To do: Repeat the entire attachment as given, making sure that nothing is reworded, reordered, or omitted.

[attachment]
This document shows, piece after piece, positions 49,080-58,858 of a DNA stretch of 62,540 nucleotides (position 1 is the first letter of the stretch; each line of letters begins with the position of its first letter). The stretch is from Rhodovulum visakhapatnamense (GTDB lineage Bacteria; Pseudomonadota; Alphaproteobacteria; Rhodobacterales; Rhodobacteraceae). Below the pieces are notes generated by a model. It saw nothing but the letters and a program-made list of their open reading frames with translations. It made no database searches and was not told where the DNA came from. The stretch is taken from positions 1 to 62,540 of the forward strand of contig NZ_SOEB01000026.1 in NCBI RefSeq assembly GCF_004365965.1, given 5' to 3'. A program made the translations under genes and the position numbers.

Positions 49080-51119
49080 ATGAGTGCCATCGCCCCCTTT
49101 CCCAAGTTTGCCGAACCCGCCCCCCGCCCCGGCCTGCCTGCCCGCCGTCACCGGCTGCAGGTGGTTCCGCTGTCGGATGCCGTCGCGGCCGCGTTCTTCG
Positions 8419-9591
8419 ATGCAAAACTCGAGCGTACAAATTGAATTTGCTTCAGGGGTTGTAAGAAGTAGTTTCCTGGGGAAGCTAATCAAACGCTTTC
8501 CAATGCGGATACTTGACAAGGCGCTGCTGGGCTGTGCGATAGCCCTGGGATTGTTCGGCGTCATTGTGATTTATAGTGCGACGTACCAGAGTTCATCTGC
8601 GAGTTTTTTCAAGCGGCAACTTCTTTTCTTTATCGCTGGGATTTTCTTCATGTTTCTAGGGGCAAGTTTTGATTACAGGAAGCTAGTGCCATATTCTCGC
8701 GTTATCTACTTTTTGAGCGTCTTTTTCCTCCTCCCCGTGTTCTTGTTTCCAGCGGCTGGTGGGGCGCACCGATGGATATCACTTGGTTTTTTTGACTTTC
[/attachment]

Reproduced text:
This document shows, piece after piece, positions 49,080-58,858 of a DNA stretch of 62,540 nucleotides (position 1 is the first letter of the stretch; each line of letters begins with the position of its first letter). The stretch is from Rhodovulum visakhapatnamense (GTDB lineage Bacteria; Pseudomonadota; Alphaproteobacteria; Rhodobacterales; Rhodobacteraceae). Below the pieces are notes generated by a model. It saw nothing but the letters and a program-made list of their open reading frames with translations. It made no database searches and was not told where the DNA came from. The stretch is taken from positions 1 to 62,540 of the forward strand of contig NZ_SOEB01000026.1 in NCBI RefSeq assembly GCF_004365965.1, given 5' to 3'. A program made the translations under genes and the position numbers.

Positions 49080-51119
49080 ATGAGTGCCATCGCCCCCTTT
49101 CCCAAGTTTGCCGAACCCGCCCCCCGCCCCGGCCTGCCTGCCCGCCGTCACCGGCTGCAGGTGGTTCCGCTGTCGGATGCCGTCGCGGCCGCGTTCTTCG
Positions 8419-9591
8419 ATGCAAAACTCGAGCGTACAAATTGAATTTGCTTCAGGGGTTGTAAGAAGTAGTTTCCTGGGGAAGCTAATCAAACGCTTTC
8501 CAATGCGGATACTTGACAAGGCGCTGCTGGGCTGTGCGATAGCCCTGGGATTGTTCGGCGTCATTGTGATTTATAGTGCGACGTACCAGAGTTCATCTGC
8601 GAGTTTTTTCAAGCGGCAACTTCTTTTCTTTATCGCTGGGATTTTCTTCATGTTTCTAGGGGCAAGTTTTGATTACAGGAAGCTAGTGCCATATTCTCGC
8701 GTTATCTACTTTTTGAGCGTCTTTTTCCTCCTCCCCGTGTTCTTGTTTCCAGCGGCTGGTGGGGCGCACCGATGGATATCACTTGGTTTTTTTGACTTTC